“…one wing tip a space marvel…” Carl Sandburg
Summer 2013 at our lake home in Ottertail County brought us bald eagles. They seemed to like our wetlands and frequented the place. If you’d like to hear what they sound like, thanks to the National Geographic website, you can do so here.
At the Perham fair, a handler from The Raptor Center brought a rescued eagle for all to see. This one was blind in one eye and 30 years old. Still, it is a sight to behold.
On one of our trips to the north bay, we spotted an eagle hovering over her nest holding a fish out to her babies.
But the culminating event of eagle watching happened August 29 when my husband Rick and I were on our last pontoon ride of the summer. It is a dreaded time for me. I cry every time we put the pontoon away, knowing that for eight months my favorite thing to do will not be available until a season of ice on and ice out has passed. As we motored home that late afternoon on Dead Lake, Rick said, “There must be a bald eagle nest nearby. There are two flying above us.”
Before I had time to look up and find them, Rick said, “Did you see that! They just grabbed talons mid-air!”
Though I missed their cartwheeling move, they continued to put on a show with maneuvers that were nothing short of astonishing. They zoomed north, over Dead Lake’s wildlife production area, gaining speed as they went, flying in perfect synchronized side-by-side formation. Nature’s Top Gun performance.
All at once, one of them flipped upside down for a second, and flipped right side up again, performing a perfect loop-the-loop before aligning in perfect side-to-side formation with the other eagle.
The moves the eagle made, each happened in a second. The beautiful winged creatures put on a show for us, flipping over and over again as they flew.
According to the American Eagle Foundation, the performance of these winged marvels had little to do with putting on a show and everything to do with the bald eagle’s courtship ritual. According to Pam Mullins, a photographer who has studied eagles for years and captured an example of an eagle performing a loop-the-loop here, eagles can reach 43 miles per hour when flying.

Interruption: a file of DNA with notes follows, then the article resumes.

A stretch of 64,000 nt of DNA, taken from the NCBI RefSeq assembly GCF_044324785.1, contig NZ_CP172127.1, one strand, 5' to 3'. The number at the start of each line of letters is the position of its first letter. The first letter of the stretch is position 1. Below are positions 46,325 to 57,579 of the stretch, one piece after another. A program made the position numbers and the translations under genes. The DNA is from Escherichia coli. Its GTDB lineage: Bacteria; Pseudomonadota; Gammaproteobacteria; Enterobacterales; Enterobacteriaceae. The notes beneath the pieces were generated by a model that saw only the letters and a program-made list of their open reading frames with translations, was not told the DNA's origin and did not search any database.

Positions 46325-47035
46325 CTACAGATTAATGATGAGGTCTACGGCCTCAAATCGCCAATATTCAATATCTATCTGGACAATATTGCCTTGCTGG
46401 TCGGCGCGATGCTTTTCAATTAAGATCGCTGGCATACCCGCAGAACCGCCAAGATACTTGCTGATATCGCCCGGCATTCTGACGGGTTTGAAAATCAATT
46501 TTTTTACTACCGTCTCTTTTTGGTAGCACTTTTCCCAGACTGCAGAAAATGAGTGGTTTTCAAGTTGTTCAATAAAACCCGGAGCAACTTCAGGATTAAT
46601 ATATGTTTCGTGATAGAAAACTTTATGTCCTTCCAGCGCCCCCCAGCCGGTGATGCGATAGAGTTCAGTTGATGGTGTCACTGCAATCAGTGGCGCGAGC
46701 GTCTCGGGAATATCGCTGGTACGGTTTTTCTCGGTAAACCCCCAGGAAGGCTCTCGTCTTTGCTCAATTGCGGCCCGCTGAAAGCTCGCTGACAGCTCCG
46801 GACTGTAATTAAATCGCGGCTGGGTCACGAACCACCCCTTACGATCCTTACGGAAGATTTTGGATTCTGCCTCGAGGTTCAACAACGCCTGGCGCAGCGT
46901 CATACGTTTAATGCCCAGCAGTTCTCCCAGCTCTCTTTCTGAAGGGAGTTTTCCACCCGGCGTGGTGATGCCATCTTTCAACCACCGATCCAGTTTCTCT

Away went my gloom. I was given winged-marvel treats that escape many a bird watcher. I will hold in my heart the image of the eagles’ sky tricks until pontoon season comes ’round again, where maybe their antics will by then have given me a couple of more eagles to watch all summer long.
Some fun facts from the American Bald Eagle Information website:
4 – weight in pounds that an eagle can lift.
Minnesota – one of three states with flourishing bald eagle populations (Florida and Wisconsin are the other two).
white – what “bald” once meant.
sea eagle with white head – The bald eagle’s scientific name is Haliaeetus leucocephalus – (halo=sea) and (aeetos-eagle) (leukos-white).
eyes – has 4 times the sharpness of a person with perfect vision.
twice – bald eagles’ feathers weigh twice as much as their skeletons (250 to 300 grams).
7,000 – average number of feathers a bald eagle has.
kettle of eagles – what several eagles that soar together in a thermal is called.
hollow – eagles’ bones.
keratin – of what an eagle’s beak, talons and feathers are made.
North America – only the bald eagle restricts itself here.
35 to 37 – length in inches of the average female eagle.
79 to 90 – wingspan in inches of an average female eagle.
30 to 34 – length in inches of the average male eagle.
72 to 85 – wingspan in inches of the average male eagle.
15 to 20 – average lifespan of an eagle.
106 – average body temperature of a bald eagle (41 degrees Celsius).
sweat – Eagles do not. They release heat by panting, perching or opening their wings.